Nick Ball, our Assistant Curator of Ship Models, gives a fascinating insight into some of the models within our collection.
When I look at the beautifully carved Navy Board ship models of the National Maritime Museum it is often easy to forget that these miniatures represent the incredible power of naval warfare. Beauty is not often associated with war, but these models have come closer to war than we might first assume. Their decorative nature should not detract from their use as 3D illustrations of the most advanced warships of the age. Below the waterline the stylised framing of the Navy Board models illustrates the hull form and above the waterline the arrangement of guns, the decks, the position of capstans, hatches, ladders and many other features can all be seen.
It was the value of technical information that ship models held that led to an extraordinary event, during the Second Anglo-Dutch war, in which the English and Dutch fought to control important trade routes. In June 1667 the Dutch orchestrated a daring raid up the river Medway to launch a surprise attack on the English ships moored just off the Royal Dockyard at Chatham.
During this attack the Dutch forced their way past the defensive chain at Gillingham, captured the fort at Sheerness and then burnt the ships Royal James, Loyal London and Royal Oak. Many more ships were destroyed and the Royal Charles was towed off to Holland (where its carved coat of arms from the taffrail can still be seen at the Rijksmuseum). The audacious raid was an enormous shock; the Dutch seemed to strike at the heart of the Royal Navy. Peter Pett Commissioner of Chatham Dockyard was present at Chatham during the raid. Pett was recorded by the famous diarist Samuel Pepys as having “carried away things of great value, and these were his models of ships”. Pepys also notes that during the subsequent inquiry Pett, perhaps slightly sardonically, claimed that “the Dutch would have made more advantage of the models than of the ships”. Pett’s claim may be viewed as an exaggeration or a criticism of the Dutch, but the fact that he dedicated time to rescuing models in a time of great danger illustrates their immense importance.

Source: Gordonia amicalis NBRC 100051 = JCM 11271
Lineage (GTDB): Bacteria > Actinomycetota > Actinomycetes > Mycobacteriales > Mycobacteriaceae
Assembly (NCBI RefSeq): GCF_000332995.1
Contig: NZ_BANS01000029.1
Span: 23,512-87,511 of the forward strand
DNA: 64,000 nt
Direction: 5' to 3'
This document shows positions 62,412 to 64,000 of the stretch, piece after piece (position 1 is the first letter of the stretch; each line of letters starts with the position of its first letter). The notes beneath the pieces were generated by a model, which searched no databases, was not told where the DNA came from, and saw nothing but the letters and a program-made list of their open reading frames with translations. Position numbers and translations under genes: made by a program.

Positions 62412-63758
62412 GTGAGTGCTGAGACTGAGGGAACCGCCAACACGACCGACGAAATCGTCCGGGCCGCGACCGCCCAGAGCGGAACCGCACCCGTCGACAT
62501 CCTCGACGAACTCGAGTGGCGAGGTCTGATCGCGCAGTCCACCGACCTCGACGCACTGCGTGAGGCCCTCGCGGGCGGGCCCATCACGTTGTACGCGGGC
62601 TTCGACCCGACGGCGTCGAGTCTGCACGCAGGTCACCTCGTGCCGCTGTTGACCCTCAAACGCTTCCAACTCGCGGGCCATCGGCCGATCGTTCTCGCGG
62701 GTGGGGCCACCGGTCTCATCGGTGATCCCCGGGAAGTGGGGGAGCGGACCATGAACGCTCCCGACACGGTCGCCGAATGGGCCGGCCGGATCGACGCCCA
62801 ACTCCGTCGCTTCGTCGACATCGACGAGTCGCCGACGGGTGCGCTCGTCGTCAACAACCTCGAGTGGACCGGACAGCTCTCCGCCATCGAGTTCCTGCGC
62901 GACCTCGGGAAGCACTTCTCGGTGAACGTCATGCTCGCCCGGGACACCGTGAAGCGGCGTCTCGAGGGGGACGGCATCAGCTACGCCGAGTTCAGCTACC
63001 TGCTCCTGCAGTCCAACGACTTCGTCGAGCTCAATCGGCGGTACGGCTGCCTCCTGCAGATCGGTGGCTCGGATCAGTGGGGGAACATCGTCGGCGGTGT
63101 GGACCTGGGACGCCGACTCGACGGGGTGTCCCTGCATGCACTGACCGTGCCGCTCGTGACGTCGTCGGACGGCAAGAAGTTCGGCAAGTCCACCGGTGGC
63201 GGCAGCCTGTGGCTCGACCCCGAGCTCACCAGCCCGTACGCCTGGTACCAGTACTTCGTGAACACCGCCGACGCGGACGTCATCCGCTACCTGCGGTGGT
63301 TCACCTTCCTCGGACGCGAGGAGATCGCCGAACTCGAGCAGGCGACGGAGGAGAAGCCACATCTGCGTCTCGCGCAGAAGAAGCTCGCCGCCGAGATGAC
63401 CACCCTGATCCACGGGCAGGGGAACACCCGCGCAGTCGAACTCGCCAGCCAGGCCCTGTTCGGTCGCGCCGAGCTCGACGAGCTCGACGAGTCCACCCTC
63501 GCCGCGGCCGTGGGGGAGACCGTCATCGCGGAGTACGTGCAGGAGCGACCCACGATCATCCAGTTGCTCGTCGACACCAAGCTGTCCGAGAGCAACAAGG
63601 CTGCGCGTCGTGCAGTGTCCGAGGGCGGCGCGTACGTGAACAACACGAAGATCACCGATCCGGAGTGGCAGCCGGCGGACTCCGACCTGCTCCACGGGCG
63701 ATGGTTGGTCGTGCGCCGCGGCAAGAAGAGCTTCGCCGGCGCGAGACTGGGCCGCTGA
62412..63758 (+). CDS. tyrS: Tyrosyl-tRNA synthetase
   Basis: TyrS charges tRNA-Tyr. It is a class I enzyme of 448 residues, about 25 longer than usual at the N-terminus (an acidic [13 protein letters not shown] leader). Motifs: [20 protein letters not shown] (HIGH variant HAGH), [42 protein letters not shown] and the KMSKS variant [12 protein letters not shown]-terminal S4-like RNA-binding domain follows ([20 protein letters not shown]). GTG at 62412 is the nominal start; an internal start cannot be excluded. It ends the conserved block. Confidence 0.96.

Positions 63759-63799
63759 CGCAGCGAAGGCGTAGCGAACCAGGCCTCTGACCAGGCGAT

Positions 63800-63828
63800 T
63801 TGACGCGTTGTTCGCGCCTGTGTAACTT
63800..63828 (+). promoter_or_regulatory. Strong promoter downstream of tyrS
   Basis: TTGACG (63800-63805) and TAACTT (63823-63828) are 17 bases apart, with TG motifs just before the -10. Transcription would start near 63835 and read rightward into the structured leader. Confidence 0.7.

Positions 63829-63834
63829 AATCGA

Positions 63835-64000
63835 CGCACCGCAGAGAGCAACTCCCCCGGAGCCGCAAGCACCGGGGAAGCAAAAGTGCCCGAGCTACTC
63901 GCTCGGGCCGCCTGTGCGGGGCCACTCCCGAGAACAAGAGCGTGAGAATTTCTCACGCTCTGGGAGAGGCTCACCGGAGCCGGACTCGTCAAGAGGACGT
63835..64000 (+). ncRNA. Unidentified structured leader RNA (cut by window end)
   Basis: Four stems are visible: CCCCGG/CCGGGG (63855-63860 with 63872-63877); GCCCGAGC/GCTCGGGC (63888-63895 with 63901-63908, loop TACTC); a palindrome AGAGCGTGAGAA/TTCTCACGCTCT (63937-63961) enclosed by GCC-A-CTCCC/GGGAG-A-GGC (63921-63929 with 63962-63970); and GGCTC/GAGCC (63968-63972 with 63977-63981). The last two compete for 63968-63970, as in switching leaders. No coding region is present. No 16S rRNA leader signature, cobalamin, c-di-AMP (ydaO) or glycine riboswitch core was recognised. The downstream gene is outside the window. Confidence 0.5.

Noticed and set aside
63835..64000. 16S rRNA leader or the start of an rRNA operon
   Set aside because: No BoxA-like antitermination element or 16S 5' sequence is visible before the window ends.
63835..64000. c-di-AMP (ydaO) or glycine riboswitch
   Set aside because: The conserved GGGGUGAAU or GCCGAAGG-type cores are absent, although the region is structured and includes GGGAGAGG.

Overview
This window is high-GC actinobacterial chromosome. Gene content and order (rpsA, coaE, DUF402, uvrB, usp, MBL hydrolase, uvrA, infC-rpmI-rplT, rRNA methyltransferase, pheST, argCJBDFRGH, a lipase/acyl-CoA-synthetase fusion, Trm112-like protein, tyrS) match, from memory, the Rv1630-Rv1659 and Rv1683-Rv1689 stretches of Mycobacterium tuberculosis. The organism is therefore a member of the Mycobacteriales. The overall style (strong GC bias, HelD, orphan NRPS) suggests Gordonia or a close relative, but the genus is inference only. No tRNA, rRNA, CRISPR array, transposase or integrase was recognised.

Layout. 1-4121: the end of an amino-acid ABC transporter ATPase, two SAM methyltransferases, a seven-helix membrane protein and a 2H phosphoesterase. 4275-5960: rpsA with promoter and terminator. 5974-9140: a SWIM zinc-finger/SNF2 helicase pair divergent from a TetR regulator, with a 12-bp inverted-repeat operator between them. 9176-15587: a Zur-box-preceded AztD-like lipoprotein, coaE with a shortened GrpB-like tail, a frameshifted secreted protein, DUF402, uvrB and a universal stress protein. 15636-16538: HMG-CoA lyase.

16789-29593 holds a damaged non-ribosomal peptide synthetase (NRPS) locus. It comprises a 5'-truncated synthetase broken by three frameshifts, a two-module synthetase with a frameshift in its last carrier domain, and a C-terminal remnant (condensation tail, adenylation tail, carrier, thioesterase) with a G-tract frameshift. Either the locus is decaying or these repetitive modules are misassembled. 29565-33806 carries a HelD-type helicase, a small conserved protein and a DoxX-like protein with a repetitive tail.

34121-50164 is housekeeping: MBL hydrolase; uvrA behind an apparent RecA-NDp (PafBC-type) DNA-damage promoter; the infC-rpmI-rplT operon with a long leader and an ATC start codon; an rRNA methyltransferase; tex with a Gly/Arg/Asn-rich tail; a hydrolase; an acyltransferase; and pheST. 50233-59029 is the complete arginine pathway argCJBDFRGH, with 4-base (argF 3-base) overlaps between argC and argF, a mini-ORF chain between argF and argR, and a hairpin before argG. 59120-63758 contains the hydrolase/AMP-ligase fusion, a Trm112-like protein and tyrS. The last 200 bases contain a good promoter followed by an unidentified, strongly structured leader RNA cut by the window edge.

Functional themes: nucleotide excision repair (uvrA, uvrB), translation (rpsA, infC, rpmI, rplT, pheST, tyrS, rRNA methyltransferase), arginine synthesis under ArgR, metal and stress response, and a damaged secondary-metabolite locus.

Recently, after some delving into the records of ship models and a visit to Trinity House, I have become increasingly aware of the fragility of our historic objects in times of war. Trinity House is the organisation that deals with lighthouses and navigation, and dates back to the sixteenth century, and as you can imagine it houses many maritime objects relating to its long history.
One of these objects was a Navy Board model of the Second Rate Loyal London. The Loyal London model had been made at around the same time as the 96 gun warship Loyal London which was launched at Deptford in 1666 and was burnt at Chatham in the Dutch raid. During the Second World War many objects of significant cultural or historical value were moved out of London to the relative safety of the countryside, but in December 1940 during an air raid Trinity House was hit before many of the objects could be re-housed. The un-planked frame model of the Loyal London, with lavish carved and gilt ornamentation, which had been kept by Trinity House since the late seventeenth century, was reduced to ash in a single night, 273 years after the ship suffered the same fate in the midst of the Medway raid.
In many respects this similar fate can be a point of reflection. With the passing of time objects that were once integral to war can come to be seen as objects of art. For Pett, saving the ship models could be seen as a matter of strategic principle, and keeping the technical details of the models safe. But for Trinity House, preserving the model was as much for its artistic value as its technical value and it is often for this reason that many models survive today in the National Maritime Museum. It is this duality inherent to the warship models that provides me with the most fascination. The twisting splendour of the impressive carvings, sumptuous decoration hugging the stern and quarter galleries combined with their innate technicality, detailed construction and fair lines. For many, the remoteness of time and the jaw-dropping beauty of ship models can diminish their importance as objects of war, but it shouldn’t take an air raid to awaken us to the fact that for ship models, war has never been far away. Check out Collections Online to find out about the National Maritime Museum's Ship Model Collection. Guiding Lights showcases centuries of invaluable work by the Corporation of Trinity House to help sailors navigate safely at sea, preventing countless shipwrecks and immense loss of life.